Breaking down the ballot

Get ready to vote Tuesday by familiarizing yourself with every Boone County race and ballot measure.
Sunday, April 2, 2006 | 12:00 a.m. CST; updated 5:39 p.m. CDT, Friday, July 18, 2008

Municipal elections rarely, if ever, gather attention similar to the national elections. That fact is reflected again this year as several positions for town government roles have no candidates.

Depending on where they’re from, voters can look forward to casting ballots on a slew of issues, such as council positions and school board seats, Fire District board posts and bond issues in rural school districts. All the voters in the county share only one common issue to vote on: a proposed one-fifth-cent sales tax increase that would pay for an expansion of the Boone County Courthouse and other building projects.

Boone County Clerk Wendy Noren said she expects the variety of issues to lead to a variety of voter turnouts.

“The mix of what people are getting drives the turnout,” Noren said.

She said issues such as the election of a new director for the Boone County Fire Protection District and the question of whether to increase that board’s membership from three to five should see the most interest from voters.

The county tax issue is also sparking some interest, she said, even though it was placed on the ballot relatively recently.

In Columbia, there is competition for both available seats on the Columbia City Council. The fact that Sixth Ward incumbent Brian Ash is not seeking re-election makes that contest more interesting and could draw more voters, Noren said.

In the end, however, Noren said it is the number of items that ultimately affects the number of voters.

But voters aren’t alone in showing a variety of turnout. The number of candidates running varies greatly from position to position.

In towns and villages outside Columbia, most who are running are unopposed. Some positions have no candidates at all.

In Ashland, seats for alderman in the Second and Third wards each have just one person on the ballot. Whoever is elected for alderman in the First Ward will be a write-in because no candidate has stepped forward to run for that office.

Noren said that’s not unusual.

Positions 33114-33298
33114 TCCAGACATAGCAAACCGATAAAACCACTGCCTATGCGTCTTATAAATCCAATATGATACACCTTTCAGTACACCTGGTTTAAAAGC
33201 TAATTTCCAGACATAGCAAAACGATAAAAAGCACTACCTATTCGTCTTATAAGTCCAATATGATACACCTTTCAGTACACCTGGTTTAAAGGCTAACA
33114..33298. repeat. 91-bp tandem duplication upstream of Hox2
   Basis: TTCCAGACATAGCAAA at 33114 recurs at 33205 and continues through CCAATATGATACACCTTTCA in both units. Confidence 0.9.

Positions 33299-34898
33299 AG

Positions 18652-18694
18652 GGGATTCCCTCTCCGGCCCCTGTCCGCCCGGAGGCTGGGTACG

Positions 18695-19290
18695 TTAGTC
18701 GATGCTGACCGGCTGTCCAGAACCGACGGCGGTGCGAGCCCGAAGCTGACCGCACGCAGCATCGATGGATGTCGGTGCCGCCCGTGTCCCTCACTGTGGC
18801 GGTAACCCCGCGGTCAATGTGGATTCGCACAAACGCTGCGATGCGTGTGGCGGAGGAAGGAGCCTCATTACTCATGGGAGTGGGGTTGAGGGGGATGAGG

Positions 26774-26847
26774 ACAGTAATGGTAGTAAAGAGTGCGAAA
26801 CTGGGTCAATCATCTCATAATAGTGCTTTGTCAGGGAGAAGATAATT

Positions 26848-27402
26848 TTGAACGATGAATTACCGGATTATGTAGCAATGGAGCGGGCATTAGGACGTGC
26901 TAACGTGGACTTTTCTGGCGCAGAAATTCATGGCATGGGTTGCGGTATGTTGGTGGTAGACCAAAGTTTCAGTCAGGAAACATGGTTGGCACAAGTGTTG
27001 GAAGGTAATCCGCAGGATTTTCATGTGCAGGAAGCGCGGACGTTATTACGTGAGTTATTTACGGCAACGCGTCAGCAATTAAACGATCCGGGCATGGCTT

“It’s pretty difficult to get people to serve on these things,” she said.

Hartsburg Mayor Nancy Grant said she isn’t surprised, either.

“You have to have kind of a thick skin to be a public official,” she said. “I would guess that people get burnt out after a while.”

In Hartsburg, the governing body is a five-member board of trustees. Each member is up for election every year. This year, the ballot lists only three candidates. The remaining two seats will be filled by those who receive the most write-in votes.

“That’s very common,” Grant said. “It used to be that there weren’t any names filled out on the ballot.”

While some towns struggle to find candidates for leadership posts, many school boards continue to overflow with them. Both the Harrisburg and Centralia school districts, for example, have four candidates for two available positions. And in the North Callaway district, which includes a sliver of Boone County, five people are vying for two spots.

In Columbia, five candidates are seeking two available seats; three are first-time candidates. One of those rookies, Steve Calloway, attributes the high interest in school board positions to the ability to have an immediate impact without being forced to associate with a political party.

“They don’t want to be labeled and have to be so politically correct,” Calloway said.

Before going to the polls, Noren said voters should make sure they received their sample ballots. If they have not, they can check their registration address at either or by calling 886-4375.

Absentee ballots are available for those who will be away on election day.

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